Liabilities in Connection with the Dissolved Company


Section 756 provides that even though a company is dissolved under this Part, the liability (if any) of every director, manager and member of the company continues and may be enforced as if the company had not been dissolved.


Books and Paper of the Dissolved Company


Section 758 provides that if a company is dissolved by way of deregistration, every person who was a director of the company immediately before the dissolution must ensure that the company’s books and papers are kept for at least 6 years after the date of the dissolution. A person who contravenes subsection (1) commits an offence and is liable to a fine at level 3 (HK$10,000).


Restoration by Order of Court


Section 765(2) and section 766(1)(b) provide that where a company has been deregistered, and is dissolved, under section 291AA of the predecessor Ordinance, an application to the Court for the restoration of the company to the Companies Register may be made by a person who feels aggrieved by the deregistration, within 20 years of the deregistration.


Section 766(2) provides that an application under section 765 may be made at any time if the purpose of the application is to enable a person to bring proceedings against the company for damages for personal injury.



Comparison between de-registration and liquidation


There are advantages and disadvantages for choosing de-registration as a means to dissolving a company. The obvious advantage for de-registration is that it costs much less than that for liquidation. But there is disadvantage for using deregistration, as set out below: 


It is an untrue belief that de-registration can put an end to the business of the Company including its financial obligations towards creditors. In fact, it is not the intention of the law. As per section 756, the legal obligations for directors and members imposed under the Companies Ordinance, cannot be extinguished by way of the de-registration procedure.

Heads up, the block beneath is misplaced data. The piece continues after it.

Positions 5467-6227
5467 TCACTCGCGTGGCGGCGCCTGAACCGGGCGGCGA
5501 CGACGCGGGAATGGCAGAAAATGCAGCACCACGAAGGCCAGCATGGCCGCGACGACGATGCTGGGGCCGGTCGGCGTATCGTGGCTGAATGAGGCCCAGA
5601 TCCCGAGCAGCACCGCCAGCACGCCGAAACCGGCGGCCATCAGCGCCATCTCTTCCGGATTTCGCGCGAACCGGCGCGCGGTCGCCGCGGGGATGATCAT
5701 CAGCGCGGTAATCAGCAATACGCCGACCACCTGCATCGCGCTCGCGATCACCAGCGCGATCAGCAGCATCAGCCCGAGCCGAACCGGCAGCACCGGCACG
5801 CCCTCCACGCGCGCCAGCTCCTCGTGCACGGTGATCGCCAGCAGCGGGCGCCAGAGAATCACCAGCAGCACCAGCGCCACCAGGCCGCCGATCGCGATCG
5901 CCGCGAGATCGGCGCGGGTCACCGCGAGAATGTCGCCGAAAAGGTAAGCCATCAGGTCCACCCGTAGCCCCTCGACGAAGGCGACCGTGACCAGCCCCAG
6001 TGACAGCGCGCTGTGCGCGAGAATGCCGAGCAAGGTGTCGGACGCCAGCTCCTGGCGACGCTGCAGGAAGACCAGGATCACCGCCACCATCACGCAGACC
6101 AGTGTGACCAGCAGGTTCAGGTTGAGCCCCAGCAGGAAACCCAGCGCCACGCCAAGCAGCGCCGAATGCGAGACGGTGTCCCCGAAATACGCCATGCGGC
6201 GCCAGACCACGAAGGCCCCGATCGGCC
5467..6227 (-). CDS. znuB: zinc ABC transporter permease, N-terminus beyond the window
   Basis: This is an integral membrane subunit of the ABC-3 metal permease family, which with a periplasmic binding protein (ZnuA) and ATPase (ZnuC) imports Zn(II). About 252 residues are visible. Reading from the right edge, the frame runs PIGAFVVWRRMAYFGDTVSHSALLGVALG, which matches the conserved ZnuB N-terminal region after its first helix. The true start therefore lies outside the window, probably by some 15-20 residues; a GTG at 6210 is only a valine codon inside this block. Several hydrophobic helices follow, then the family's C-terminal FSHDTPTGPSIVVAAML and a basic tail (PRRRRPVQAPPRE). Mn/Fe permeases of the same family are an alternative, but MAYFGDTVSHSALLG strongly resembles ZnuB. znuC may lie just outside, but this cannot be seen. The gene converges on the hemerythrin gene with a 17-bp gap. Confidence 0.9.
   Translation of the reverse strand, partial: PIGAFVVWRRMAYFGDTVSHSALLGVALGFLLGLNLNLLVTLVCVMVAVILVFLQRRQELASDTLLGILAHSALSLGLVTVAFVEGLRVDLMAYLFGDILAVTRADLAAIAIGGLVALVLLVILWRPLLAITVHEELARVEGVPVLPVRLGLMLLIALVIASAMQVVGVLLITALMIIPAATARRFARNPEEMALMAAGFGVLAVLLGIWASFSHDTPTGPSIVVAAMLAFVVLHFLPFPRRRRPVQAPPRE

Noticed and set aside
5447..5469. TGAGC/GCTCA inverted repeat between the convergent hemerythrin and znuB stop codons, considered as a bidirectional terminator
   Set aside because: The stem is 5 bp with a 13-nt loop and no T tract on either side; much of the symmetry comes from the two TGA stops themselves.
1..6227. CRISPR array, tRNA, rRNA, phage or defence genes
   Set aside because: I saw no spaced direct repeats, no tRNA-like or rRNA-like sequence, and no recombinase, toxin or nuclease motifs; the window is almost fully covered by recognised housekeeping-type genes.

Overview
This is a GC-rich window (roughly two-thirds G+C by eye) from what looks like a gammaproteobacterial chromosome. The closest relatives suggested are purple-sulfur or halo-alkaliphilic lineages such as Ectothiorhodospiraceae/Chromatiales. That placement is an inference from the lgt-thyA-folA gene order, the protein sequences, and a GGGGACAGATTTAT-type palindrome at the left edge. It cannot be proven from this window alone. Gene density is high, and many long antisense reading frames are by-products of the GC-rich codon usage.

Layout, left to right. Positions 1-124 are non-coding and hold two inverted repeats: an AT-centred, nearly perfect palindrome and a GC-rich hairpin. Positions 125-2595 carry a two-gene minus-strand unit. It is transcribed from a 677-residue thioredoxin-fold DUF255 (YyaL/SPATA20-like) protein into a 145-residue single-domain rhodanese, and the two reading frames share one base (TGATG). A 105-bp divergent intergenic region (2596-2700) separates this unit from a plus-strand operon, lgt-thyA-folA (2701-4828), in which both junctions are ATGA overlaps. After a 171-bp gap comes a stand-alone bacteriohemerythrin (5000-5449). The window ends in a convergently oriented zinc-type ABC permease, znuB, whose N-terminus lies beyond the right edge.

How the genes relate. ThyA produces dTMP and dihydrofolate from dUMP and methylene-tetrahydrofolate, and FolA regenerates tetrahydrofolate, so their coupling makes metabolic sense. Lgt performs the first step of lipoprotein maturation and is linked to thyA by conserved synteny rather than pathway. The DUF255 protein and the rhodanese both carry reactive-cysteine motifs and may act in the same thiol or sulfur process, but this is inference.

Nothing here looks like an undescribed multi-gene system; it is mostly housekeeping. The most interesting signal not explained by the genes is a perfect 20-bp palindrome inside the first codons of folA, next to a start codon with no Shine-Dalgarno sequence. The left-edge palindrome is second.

To extinguish the financial obligations, one should dissolve the company by means of liquidation. De-registration and liquidations are different legal procedures, and each has different legal consequences in respect of the financial obligations for the shareholders and the non-financial obligaitons for the directors, including that under the Companies Ordinance (Cap 622) and the Companies (Winding Up and Miscellaneous Provisions) Ordinance (Cap 32).


The difference between deregistration and liquidation can best be explained by using an analogy here: there are two ways of handling the human body after a person's death. Deregistraiton is like a burial and liquidation is like a cremation. One can re-examine the corpse after the burial, but one cannot re-examine the corpse after the cremation as it has been reduced into ashes. That is why many property developers, after the completing the sale of flats, will liquidate the company which was set up for the development project. They do this to protect themselves against any contract or tort claims in future.


In case that the directors or members make a decision on de-registration, then the directors must clear the tax liabilities by applying to the Inland Revenue Department for a no-objection letter. In case that the members decide to wind up the Company voluntarily, it is the liquidator who should clear the tax liabilities.